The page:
Many Muslims are putting Christians to shame as they try to work for peace, dealing with threats from extremists claiming to be fellow Muslims, as well as Christians who seek the use of violence to eradicate Islam from the world. Instead of sitting by doing nothing, or using the violence against themselves as just cause to become violent, they put themselves on the line, working for justice and peace, as Father Rafic Greiche, a Coptic Catholic priest, told Catholic News Service: “Ordinary Muslims are kind and try to help however they can – they’re often first on the scene, rescuing the injured and taking them to hospitals.”
For this reason, it is imperative that we differentiate between ordinary Muslims who seekto follow the higher ethical calling of their religion, with militants, who use religion as a political tool for earthly gain. Such mlitants do not serve for the benefit of Muslims, which is how and why many Muslims themselves suffer at their hands, becoming refugees needing help and aid by the rest of the world. It should not be surprising, therefore, when Christian and Muslim refugees come together, they are able to form great bonds of friendship based upon their common experience, and come together with a common desire to change the world so it becomes better as people of different religious faiths come together to work for peaceful cooperation among themselves.
Christians, Jews and Muslims show they truly can work together. They can build better relations, despite the conflicts seen in the world. Yes, they have differences of belief and practice from each other, but they also hold much in common, as they are all in the tradition of Abraham, and see in the God of Abraham the one true God who seeks peace and justice in the world. This is why John Paul II was able to put a special appeal to the three religions, asking them to work and remember the best of their tradition tells them to respect each other, because God is not only just, but merciful:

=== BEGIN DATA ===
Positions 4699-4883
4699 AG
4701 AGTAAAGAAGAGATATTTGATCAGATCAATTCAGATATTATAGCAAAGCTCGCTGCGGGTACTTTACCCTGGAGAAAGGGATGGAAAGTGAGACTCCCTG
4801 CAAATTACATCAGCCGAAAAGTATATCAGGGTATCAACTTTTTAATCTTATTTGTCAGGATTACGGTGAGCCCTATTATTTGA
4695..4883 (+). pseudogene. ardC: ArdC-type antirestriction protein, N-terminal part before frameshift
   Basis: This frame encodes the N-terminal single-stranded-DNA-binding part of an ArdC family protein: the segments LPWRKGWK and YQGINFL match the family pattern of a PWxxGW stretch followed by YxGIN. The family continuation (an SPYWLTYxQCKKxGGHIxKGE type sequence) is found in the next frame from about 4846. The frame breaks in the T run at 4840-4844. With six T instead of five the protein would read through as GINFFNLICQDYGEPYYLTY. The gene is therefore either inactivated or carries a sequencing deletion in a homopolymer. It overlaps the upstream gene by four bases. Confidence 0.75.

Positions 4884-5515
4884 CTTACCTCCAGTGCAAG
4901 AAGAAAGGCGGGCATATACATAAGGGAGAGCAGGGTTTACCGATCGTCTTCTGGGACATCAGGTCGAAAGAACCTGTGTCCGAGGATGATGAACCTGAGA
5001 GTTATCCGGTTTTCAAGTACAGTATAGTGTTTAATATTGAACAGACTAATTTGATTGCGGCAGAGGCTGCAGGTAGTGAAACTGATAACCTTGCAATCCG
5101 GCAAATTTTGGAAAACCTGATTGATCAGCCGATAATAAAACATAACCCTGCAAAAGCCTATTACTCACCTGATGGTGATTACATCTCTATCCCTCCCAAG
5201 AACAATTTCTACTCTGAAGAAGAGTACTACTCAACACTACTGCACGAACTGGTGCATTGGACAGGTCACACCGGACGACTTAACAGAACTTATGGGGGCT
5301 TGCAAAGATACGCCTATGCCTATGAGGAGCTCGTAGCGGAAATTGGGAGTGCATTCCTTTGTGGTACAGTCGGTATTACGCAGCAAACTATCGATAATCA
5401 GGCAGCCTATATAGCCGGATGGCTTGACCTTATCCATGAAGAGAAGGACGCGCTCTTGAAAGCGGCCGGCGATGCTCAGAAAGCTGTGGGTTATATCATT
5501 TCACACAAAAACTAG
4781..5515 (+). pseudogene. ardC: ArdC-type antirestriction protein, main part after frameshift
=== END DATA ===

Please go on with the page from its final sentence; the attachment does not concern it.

I likewise address this special appeal to the Jewish people, who are with us the inheritance of Abraham, “our father in faith” (cf. NA 4; Rm 4:11ff) and the tradition of the Old Testament, as well as to the Muslims who, like us, believe in the just and merciful God. 
Christians should look to and respect the work of Jews, Muslims, and people of all other religious traditions, which seek to work together with justice and mercy. When demagogues and xenophobes seek to create hatred and promote violence and injustice against one or another religious tradition, all need to come together and denounce such imprudence, lest society itself crumbles as it loses the notion that government is to serve the common good.
 Notra Aetate. Vatican Translation. ¶3.
 Notra Aetate, ¶3.
 Pope John Paul II, To the People of Gambia (Feb. 23, 1992) in Interreligious Dialogue: The Official Teachings of the Catholic Church (1963 – 1995). ed. Francesco Gioia (Boston: Pauline Books and Media, 1997), 480.
 Pope John Paul II, To the Representatives of the Muslims of Guiena (Feb. 25, 1992) in Interreligious Dialogue: The Official Teachings of the Catholic Church (1963 – 1995). ed. Francesco Gioia (Boston: Pauline Books and Media, 1997), 480-1.
 Pope John Paul II, To the Delegation of the World Islamic Call Society (Jan 15, 1990) in Interreligious Dialogue: The Official Teachings of the Catholic Church (1963 – 1995). ed. Francesco Gioia (Boston: Pauline Books and Media, 1997), 429.
 Pope John Paul II, Sollicitudo Re Socialis in Interreligious Dialogue: The Official Teachings of the Catholic Church (1963 – 1995). ed. Francesco Gioia (Boston: Pauline Books and Media, 1997), 99 [¶4].